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Editorial: A Fond Farewell to Lucien Postlewaite

Written by Steve Ha

Pacific Northwest Ballet principal dancer Lucien Postlewaite in The Prodigal Son, choreography by George Balanchine
© The George Balanchine Trust. 
Photo © Angela Sterling
As a fairly recent transplant to Seattle, one of the allures of living here was the chance to attend performances by a well-established ballet company. It’s not as though ballet didn’t exist where I came from—in fact, my hometown company is roughly the same in age as Pacific Northwest Ballet, but the resulting growth has yielded far different results, and the fact that PNB is roughly twice the size can start to paint a picture. Not only does PNB have the funding to hire more dancers, but it also has the prestige to attract high caliber ones, and I can’t stress enough how the level of talent amongst the men made an immediate impression upon my first viewing of the company.

That first viewing was the All Balanchine program from the spring of 2010. I had literally just arrived after crossing the nation, and All Balanchine was truly the perfect introduction to PNB, as I had never seen a work of George Balanchine live. I remember the sheer emotional thrill of the curtain rising on Serenade, with its opening picture of seventeen dancers arranged in a crystalline lattice, by far one of the most sacred images in all of ballet. Following that was Square Dance, in which one of the aforementioned talented men shined with the illustrious brilliance of a star—Lucien Postlewaite. Of course, Postlewaite was already a principal, so the audience already knew of his exceptional talents, but I certainly didn’t, and I was incredibly moved by his passionate, lyrical solo. It’s not often men get to dance an “adage” (especially in a Balanchine ballet), and the way he tempered tenderness with authority, never once showing an ounce of force, remains my favorite memory of Postlewaite to this day.

Pacific Northwest Ballet principal dancers Kaori Nakamura 
and Lucien Postlewaite in Jean-Christophe Maillot’s 

Roméo et Juliette.  Photo © Angela Sterling


Postlewaite has since been one of my favorites to watch, and I’ve made it a point to see him in many roles, each one marvelously delivered. Unsurprisingly, the announcement of his leaving for Les Ballets de Monte Carlo came as devastating news. Of course I wanted more opportunities to see him dance; I liken it to how the thought of losing a precious gem makes one grasp it tightly, but there’s a reason why the rarest jewels make their way into museums—they simply can’t be kept. Some dancers can find a home and settle down with ease, but for others, the idea of being kept means staying in the same place, and dancers are not fond of stagnation. This is why new works are so important; dancers need a good balance of classics and uncharted territory in order to feel fulfilled as artists and when one grows up in a company with the meteoric rise Postlewaite had, the scales can be tipped toward the familiar rather quickly. Though he has the love of an audience and surely a comfortable life, it’s perhaps an intellectual undernourishment that inspired him to look for opportunities for growth. Sometimes the ones who appear to have everything don’t have what it is they need the most.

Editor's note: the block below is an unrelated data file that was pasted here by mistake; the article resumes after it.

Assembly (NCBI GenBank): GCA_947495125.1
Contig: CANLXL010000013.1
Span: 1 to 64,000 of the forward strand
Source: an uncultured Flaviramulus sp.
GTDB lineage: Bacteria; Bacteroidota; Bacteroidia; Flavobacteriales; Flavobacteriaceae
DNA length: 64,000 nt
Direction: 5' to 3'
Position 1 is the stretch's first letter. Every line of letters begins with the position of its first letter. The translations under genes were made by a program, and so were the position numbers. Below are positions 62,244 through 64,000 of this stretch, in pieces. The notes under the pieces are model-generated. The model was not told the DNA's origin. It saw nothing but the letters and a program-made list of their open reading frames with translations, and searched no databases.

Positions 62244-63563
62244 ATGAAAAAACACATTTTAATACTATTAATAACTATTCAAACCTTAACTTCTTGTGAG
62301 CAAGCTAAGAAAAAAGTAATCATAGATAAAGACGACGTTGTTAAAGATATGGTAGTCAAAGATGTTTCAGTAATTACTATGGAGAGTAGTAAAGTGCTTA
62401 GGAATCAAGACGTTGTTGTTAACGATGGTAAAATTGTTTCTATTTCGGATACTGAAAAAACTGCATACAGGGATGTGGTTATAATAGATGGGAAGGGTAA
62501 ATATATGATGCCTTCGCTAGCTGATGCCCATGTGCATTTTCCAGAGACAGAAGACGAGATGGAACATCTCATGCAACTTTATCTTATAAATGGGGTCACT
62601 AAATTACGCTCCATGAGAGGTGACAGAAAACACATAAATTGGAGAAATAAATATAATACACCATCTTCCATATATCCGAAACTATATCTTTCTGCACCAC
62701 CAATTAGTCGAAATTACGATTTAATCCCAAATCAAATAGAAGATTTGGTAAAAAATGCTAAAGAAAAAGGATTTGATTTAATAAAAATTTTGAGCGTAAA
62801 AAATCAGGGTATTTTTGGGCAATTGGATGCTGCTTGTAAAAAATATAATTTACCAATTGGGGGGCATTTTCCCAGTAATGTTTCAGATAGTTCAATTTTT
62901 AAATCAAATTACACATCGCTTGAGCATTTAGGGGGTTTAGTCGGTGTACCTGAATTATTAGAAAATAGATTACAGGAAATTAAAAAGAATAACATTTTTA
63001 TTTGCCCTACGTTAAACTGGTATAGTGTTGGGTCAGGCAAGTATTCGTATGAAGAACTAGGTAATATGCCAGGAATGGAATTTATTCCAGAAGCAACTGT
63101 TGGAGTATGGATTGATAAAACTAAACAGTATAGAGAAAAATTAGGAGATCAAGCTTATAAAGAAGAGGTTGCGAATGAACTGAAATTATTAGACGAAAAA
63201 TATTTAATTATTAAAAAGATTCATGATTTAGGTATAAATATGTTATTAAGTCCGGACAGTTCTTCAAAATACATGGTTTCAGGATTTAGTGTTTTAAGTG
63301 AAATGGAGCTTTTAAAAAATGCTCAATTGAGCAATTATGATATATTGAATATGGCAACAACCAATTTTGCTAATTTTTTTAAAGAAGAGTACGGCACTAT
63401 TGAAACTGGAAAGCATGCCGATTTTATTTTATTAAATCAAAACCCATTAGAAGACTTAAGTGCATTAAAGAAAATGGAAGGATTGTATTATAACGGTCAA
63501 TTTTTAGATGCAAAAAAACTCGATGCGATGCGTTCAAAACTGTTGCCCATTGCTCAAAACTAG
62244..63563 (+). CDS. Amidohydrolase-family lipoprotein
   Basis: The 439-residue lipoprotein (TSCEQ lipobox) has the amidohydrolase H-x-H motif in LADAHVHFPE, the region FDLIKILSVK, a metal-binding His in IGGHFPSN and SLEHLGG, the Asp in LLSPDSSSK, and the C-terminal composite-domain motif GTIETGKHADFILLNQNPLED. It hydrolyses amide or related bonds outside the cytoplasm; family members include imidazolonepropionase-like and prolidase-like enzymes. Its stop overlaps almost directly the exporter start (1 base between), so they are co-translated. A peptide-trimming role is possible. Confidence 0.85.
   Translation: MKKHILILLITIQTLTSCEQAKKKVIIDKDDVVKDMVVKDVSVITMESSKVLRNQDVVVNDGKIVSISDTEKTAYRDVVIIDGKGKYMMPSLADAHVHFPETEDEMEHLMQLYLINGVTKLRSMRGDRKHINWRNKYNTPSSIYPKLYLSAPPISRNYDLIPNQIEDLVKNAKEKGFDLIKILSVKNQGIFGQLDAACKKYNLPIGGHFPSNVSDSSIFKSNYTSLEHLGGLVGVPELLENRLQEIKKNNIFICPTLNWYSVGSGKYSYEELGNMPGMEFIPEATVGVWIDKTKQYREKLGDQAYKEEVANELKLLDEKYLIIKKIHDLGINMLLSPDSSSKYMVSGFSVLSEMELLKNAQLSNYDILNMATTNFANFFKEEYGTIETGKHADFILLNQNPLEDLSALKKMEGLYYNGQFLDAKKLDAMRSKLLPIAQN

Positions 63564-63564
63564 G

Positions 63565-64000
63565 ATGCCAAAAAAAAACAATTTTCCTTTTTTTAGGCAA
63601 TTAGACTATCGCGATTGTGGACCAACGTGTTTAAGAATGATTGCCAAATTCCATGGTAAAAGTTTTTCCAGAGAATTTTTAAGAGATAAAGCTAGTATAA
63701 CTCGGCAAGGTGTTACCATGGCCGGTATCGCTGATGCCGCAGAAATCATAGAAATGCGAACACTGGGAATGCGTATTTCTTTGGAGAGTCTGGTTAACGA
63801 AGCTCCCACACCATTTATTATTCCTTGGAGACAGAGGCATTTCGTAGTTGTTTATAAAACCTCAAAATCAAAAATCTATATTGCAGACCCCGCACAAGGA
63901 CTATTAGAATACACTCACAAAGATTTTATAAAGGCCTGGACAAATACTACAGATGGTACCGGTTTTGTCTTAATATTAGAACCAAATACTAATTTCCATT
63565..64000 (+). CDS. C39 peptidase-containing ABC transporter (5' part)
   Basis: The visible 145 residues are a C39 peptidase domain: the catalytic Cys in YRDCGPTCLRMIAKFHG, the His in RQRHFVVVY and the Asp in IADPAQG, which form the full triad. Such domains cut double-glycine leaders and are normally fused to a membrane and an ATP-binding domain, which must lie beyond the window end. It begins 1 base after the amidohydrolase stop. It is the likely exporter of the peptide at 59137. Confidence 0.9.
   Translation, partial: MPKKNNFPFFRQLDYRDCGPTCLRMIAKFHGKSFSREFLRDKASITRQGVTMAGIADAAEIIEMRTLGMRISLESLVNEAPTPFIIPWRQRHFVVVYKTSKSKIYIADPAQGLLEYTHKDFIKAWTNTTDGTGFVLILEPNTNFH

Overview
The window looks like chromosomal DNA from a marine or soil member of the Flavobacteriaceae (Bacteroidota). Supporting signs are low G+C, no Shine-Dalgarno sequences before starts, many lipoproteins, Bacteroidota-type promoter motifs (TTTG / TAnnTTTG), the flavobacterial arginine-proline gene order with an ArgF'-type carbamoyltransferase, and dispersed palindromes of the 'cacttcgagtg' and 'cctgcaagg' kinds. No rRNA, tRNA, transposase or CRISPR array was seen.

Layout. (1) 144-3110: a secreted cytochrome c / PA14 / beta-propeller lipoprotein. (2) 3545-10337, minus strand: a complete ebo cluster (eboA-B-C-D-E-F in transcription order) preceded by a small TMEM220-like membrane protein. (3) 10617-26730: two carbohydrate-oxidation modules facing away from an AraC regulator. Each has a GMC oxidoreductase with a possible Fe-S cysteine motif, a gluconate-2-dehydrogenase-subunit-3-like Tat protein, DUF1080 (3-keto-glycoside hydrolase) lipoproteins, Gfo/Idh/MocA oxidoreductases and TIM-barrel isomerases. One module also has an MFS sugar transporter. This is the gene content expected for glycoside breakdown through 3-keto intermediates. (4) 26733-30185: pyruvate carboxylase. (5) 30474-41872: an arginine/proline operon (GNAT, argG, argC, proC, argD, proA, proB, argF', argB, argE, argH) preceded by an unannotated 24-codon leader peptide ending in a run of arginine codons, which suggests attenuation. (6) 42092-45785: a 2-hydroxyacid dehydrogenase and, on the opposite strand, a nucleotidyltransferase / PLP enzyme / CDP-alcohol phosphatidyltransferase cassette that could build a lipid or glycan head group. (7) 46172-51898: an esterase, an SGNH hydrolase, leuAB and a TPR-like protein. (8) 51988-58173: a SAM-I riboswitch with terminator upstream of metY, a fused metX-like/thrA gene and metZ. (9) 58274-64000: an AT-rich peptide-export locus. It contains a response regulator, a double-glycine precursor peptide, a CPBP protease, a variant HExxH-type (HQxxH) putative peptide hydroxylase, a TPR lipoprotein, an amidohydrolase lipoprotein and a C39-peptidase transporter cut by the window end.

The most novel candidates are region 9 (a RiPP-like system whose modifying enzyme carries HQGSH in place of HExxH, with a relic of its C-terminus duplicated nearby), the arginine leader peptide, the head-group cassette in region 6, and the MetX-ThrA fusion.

Dancers—at every level—thrive on the pursuit of a challenge, so it makes sense for him to go, to take a step further on his personal journey, and to experience what the world has to offer. If I hadn’t moved to Seattle 2 years ago I wouldn’t even be writing this now, and I’d hate to think what Postlewaite would be missing out on if he didn’t jump on the chance to join Monte Carlo. As a fan, I feel it appropriate to offer nothing but support and congratulations on what will surely be a momentous step in his career. PNB’s Season Encore is always a great time and will reprise many of Postlewaite’s roles from this season, but it’s the inclusion of Balanchine’s Prodigal Son that serves as a true tip of the hat to his achievements with PNB, as many far more seasoned than I will remember that role as his breakout performance. With negotiations supposedly already taking place in order to allow him to return as a guest artist, Prodigal Son is, symbolically, a fitting final appearance. As artists are often influenced by their position in life, I sincerely hope we do get that chance to see Postlewaite again, invigorated, worldly, and in a different—but always resplendent—light.